Transforming the Inner Voice to the Outer Voice
It’s my first English class of undergrad and I receive feedback for my first assignment. I see a sea of red ink littered with the dreaded “awk”.
“There’s nothing awkward about my writing!” I burst.
This professor must hate me. She’s letting us do second drafts, but I struggle to even look at her words. I decide to start small and try to understand what the professor means by the first “awk” sentence.
“Taking life a day at a time is how I think it should be done to be happy,” it reads.
What’s so awkward about that? I read the sentence again and again but I can’t figure it out.
My English major roommate is out, so I can’t ask her to read it. I click the “Accessibility Toolbar” in Microsoft Word and activate “Read Aloud”. If I read the first draft out loud, I can probably stomach the feedback and catch hiccups.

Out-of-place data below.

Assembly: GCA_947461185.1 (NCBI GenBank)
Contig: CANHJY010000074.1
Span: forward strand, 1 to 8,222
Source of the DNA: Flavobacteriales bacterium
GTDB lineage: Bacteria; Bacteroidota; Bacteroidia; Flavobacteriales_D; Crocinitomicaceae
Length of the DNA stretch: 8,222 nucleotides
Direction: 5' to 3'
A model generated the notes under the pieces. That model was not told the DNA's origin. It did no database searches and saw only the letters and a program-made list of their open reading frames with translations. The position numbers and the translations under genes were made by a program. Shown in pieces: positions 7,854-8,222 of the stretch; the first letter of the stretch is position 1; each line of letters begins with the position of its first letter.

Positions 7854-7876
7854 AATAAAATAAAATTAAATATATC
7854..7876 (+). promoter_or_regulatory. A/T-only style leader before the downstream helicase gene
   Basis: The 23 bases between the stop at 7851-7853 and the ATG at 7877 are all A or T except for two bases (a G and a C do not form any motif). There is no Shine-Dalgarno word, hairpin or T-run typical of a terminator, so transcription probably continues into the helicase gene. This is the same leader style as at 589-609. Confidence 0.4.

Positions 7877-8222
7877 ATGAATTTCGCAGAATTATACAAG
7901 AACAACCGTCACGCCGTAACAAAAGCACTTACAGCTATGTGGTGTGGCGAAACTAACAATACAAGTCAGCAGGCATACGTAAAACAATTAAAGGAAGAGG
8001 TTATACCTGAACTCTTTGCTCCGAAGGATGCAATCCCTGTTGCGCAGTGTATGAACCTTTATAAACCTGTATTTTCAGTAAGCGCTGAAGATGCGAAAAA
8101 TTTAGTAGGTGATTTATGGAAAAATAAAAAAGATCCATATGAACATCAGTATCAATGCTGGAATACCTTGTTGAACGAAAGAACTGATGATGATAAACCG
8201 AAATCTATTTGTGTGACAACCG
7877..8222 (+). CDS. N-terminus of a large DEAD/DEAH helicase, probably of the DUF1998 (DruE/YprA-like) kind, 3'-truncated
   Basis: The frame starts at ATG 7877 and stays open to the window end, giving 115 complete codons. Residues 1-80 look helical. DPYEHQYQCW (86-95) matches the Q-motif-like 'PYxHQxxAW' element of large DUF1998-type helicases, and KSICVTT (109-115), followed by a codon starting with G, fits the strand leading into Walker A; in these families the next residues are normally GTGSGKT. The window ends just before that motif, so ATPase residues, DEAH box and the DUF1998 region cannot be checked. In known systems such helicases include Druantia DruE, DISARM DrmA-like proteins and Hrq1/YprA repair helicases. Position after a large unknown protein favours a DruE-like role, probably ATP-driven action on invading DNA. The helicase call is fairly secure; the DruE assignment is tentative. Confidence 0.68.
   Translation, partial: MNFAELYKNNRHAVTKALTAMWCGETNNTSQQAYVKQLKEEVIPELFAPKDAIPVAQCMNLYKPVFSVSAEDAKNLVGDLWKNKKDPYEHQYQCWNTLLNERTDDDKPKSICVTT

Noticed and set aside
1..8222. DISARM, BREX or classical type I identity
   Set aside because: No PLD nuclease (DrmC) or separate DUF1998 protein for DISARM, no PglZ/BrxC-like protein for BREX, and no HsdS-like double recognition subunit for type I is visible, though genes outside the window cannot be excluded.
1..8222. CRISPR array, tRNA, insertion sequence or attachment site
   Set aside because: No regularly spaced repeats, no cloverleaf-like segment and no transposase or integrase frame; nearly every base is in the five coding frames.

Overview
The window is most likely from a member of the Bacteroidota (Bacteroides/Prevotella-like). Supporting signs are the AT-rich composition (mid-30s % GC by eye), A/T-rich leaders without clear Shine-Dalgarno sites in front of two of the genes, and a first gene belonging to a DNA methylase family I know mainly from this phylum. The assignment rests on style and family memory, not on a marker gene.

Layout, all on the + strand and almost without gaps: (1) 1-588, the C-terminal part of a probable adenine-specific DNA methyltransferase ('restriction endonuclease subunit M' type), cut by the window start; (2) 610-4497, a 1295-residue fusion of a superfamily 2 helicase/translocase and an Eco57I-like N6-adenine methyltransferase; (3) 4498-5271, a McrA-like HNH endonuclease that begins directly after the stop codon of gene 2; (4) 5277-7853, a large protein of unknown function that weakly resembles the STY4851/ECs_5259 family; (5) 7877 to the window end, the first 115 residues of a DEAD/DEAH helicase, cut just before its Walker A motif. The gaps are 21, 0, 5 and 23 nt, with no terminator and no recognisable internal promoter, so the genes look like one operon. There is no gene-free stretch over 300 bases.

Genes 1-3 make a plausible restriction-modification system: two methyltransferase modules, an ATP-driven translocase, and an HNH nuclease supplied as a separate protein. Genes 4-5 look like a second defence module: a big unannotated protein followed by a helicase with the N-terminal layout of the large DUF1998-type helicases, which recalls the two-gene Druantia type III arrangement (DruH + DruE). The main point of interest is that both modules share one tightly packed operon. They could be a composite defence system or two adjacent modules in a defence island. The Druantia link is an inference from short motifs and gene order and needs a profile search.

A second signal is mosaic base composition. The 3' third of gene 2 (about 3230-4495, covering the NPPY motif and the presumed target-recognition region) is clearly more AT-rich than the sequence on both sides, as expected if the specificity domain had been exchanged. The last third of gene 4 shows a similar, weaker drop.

As the robot voice speaks my words to me, I pause on the “awk” sentence. Something sounds off. Though these are my words, they don’t sound like it or like anything other people say.
Experimentally, I type “Taking life one day at a time will make people happy” and have Word read that to me. This time the sentence sounds conversational. I could imagine sitting in a room with another person. The first time the voice spoke to me, the conversation was passive and vague, as though the voice could not commit to taking a stance. Now, the voice takes an active stance, clearly informing me about their idea rather than alluding to it.
I edit the rest of my paper in this way and have been for every assignment since. I haven’t spotted a single “awk” on writing feedback between then and now.
Virtual Writing Center Consultant
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